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“Take this in remembrance of me”

Imagine a single embryo, hanging virtually weightless in a liquid nitrogen tank. He’s chilling next to hundreds of his compatriots—waiting—relaxed and ready.

The little guy has been on my thoughts a lot lately. His unlimited potential has been the center of heated debates and ground breaking legislation.

Motor Neuron Progenitors

Motor neuron progenitors are derived from human embryonic stem cells and could be used to treat spinal cord injuries. Illustration by Liz Davenport. Original photo by Sharyn Rossi in the lab of Hans Keirstead at the University of California, Irvine.

He’s also only steps away from curing my sister.

As science continues to grapple with embryonic stem cells and their temperamental—though significant—role in regenerative medicine, our society continues its philosophical fisticuffs over the moral implications of using embryos for research.

The debate again garnered media attention this month when the California Institute for Regenerative Medicine sponsored a poetry contest to promote Stem Cell Awareness Day. One of the two winning poems, “Stem C.” by Tyson Anderson, uses Christian rhetoric to defend stem cell research.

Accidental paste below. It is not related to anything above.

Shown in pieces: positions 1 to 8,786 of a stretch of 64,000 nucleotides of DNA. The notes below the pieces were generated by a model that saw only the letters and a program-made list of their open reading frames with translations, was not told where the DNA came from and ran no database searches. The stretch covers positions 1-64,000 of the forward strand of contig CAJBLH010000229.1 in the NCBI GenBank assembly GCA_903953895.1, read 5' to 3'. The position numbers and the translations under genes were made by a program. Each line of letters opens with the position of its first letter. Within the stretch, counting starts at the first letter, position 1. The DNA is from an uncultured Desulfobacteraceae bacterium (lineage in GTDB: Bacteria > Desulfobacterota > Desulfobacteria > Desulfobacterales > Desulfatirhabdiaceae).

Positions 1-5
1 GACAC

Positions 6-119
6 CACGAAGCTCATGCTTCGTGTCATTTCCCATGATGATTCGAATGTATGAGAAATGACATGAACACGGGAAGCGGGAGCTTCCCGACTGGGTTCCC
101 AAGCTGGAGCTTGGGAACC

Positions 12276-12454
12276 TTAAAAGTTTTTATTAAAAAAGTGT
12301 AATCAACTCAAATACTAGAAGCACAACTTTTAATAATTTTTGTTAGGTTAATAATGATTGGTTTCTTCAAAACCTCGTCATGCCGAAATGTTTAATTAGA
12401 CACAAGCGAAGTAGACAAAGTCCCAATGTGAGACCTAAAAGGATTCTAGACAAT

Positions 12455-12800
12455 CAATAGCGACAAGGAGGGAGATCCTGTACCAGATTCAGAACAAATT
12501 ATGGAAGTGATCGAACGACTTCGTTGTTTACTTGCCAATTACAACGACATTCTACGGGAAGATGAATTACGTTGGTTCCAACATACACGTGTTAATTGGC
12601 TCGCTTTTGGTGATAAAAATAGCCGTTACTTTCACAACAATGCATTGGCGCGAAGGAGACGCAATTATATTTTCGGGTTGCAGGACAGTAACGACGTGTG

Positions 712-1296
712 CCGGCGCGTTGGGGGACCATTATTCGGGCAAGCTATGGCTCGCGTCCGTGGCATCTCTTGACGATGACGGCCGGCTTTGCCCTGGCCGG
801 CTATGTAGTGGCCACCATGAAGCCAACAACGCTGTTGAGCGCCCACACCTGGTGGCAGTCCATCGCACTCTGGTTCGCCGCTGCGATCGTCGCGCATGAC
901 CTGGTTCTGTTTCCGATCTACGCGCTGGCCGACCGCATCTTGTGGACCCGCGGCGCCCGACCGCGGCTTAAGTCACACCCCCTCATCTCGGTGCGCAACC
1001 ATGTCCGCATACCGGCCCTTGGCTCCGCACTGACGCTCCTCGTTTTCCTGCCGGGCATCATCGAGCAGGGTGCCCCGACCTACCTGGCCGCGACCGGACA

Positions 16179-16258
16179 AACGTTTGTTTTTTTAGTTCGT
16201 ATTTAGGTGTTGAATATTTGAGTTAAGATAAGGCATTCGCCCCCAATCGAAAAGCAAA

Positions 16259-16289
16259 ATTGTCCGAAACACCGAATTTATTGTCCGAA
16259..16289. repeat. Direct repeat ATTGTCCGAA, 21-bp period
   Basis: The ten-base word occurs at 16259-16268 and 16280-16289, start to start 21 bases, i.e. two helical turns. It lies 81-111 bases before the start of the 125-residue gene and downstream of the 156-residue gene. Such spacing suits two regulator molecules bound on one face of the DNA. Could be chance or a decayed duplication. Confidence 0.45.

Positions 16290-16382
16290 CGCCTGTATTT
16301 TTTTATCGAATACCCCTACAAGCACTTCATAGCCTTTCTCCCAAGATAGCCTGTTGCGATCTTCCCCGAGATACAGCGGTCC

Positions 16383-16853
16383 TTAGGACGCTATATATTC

This is my body
which is given for you.
But I am not great.
I have neither wealth,
nor fame, nor grace.
I cannot comfort with words,
nor inspire to march.
I am small and simple,
so leave me this.
Let me heal you.
This is my body
which is given for you.
Take this
in remembrance of me.

The poem’s small, childlike innocence is much more provocative considering its use of the communional passage to illustrate the gift that stem cell research can provide.

According to fellow blogger John Lundberg, the Life Legal Defense Foundation took the bait in a news release:

“The choice of this poem for a prize represents the deliberate pilfering of the holiest of voluntary, sacrificial acts in the history of humanity for a shoddy pep piece in CIRM’s campaign to promote the wholesale destruction of human life.

Beyond the blasphemy, however, is the poem’s inadvertent acknowledgment of the personhood of these embryos whom the CIRM otherwise sees merely as a source from which to harvest pluripotent stem cells.”

It’s evident by its response that the LLDF concentrates on that single suspended embryo too.

Unlike me, they tend to envision it as the next President of the United States, voice of world peace or even an important spinal cord researcher. However, they are under the misconception that these embryos are destined for a womb. They are not. If they’re not used for research (after the informed consent of the donors), then they are discarded – trashed.

Anderson’s poem demonstrates that the only humane and moral thing is to use the embryos to benefit and cure the diseases and injuries of our friends and loved ones.

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